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SIKH GURUS

GURU NANAK SAHIB
(1469-1539)


GURU NANAK SAHIB, son of Mata Tripta and Baba Kalyan Das, was born at village Rai-Bhoi-Di Talwandi (now Nanakana Sahib). When he was five years old he was sent to school. Here, he learnt Sidhongaiya (an early script of the Punjabi language). At the age of seven, he learnt Hindi and Sanskrit. At the age of thirteen, he learnt Persian. He studied a lot of literature of Persian and Sanskrit. At the age of 16, he was one of the most learned young men. In 1487, he married (Mata) Sulakkhani, who gave birth to two sons : Sri Chand and Lakhmi Das. In 1504, he moved to Sultanpur Lodhi and joined a job as storekeeper in the administration of Daulat Khan Lodhi.

In 1507, he left Sultanpur Lodhi and began his first Udasi (missionary journey) to give the people the message revealed to him by the Almighty. Between 1507 and 1521(with an interval of about one year during 1516-17), he traveled for and wide. He visited Saudi Arabia, Iraq, Tibet, Afghanistan, Sri Lanka, Assam, Bengal, Kashmir, Punjab, several parts of India, most of the present Pakistan etc. He visited all the major centers of the Hindus, the Muslims, the Sufis, the Buddhists, the Jains, the Yogis etc. and held discourse with the holy men, the scholars and the common people. Wherever he went, the people bowed before his knowledge and his spiritual personality. His Udasis brought several thousand followers to his mission. He founded the town of Kartarpur in 1522 and spent the rest of his life (1522-39) there.

Guru Nanak Sahib preached: There is but one God (Eternal, Infinite, Omnipotent, and Omnipresent). He is the Creator, the Sustainer and the Destoyer. Salvation is possible in this world and can be attained through meditation and truthful living. Truthful living means: honest earning; sharing with others; helping the needy, the weak and the oppressed; praying for and participating in the welfare of the whole of humanity; having faith in the Almighty's Grace; bowing before His will etc. Guru Nanak Sahib rejected rituals and stressed truthful life. He rejected renunciation of the world and asked his followers to live the life of an active householder. He asked his followers to renounce Maya (attachment with the world) and not the world itself. Guru Nanak Sahib wrote 947 hymns including Japji Sahib, Asa Di Var, Sidh Gosht, Barah Mah, (Dakkhani) Onkar. All his hymns have been included in Guru Granth Sahib.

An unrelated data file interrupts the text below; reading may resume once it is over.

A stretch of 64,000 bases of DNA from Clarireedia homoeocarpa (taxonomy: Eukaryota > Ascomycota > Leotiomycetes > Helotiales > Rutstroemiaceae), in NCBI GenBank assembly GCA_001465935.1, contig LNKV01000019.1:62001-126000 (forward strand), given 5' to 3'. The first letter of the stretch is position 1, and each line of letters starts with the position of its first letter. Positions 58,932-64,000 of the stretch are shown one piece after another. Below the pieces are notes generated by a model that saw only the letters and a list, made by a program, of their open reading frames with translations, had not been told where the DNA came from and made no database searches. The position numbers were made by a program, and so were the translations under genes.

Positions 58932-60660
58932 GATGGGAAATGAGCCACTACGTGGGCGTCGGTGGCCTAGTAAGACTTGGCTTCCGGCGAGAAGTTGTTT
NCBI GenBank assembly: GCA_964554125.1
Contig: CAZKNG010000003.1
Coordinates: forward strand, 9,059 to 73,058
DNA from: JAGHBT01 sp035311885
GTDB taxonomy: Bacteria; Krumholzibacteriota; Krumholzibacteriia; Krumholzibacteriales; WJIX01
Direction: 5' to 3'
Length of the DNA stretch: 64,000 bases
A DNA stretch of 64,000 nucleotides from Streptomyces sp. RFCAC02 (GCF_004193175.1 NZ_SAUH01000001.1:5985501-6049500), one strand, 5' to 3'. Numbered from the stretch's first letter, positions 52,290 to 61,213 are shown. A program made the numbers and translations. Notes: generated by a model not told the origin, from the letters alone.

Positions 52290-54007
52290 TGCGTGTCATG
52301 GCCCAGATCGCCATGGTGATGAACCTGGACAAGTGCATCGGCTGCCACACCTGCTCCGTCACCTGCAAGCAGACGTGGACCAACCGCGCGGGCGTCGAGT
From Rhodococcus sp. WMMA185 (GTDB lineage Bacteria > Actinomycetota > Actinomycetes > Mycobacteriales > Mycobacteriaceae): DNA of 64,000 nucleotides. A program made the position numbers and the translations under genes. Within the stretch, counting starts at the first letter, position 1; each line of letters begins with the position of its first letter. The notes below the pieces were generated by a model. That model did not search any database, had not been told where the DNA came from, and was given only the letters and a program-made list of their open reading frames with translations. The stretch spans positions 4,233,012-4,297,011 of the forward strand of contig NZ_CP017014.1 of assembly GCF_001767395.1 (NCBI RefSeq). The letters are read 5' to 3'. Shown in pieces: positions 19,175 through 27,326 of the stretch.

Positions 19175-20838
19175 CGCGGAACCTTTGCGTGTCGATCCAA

Guru Nanak Sahib institutionalized the Sikh religion in his lifetime. He established Sangats and Dharamsals in various parts of world. Before his departure Guru Nanak Sahib appointed Guru Angad Sahib, who was the most worthy of his followers, as his successor-in-mission. Guru Nanak Sahib did not appoint his elder son Sri Chand, as the latter had renounced the world, as his successor-in-mission (Sikhism rejects asceticism, monasticism and the other-worldliness). Guru Nanak, Sahib rejected his younger son too and appointed Guru Angad Sahib, as the latter was the most qualified. (Sikhism rejects hereditary succession).

When Guru Nanak Sahib appointed Guru Angad Sahib successor-in-mission, he was presented with all the Sikh Scriptures that Guru Nanak Sahib had in his possession. Guru Nanak Sahib merged his light in Guru Angad Sahib's light. Thought a separate physical existence it was the same light (of Guru Nanak Sahib) in Guru Angad Sahib.




 
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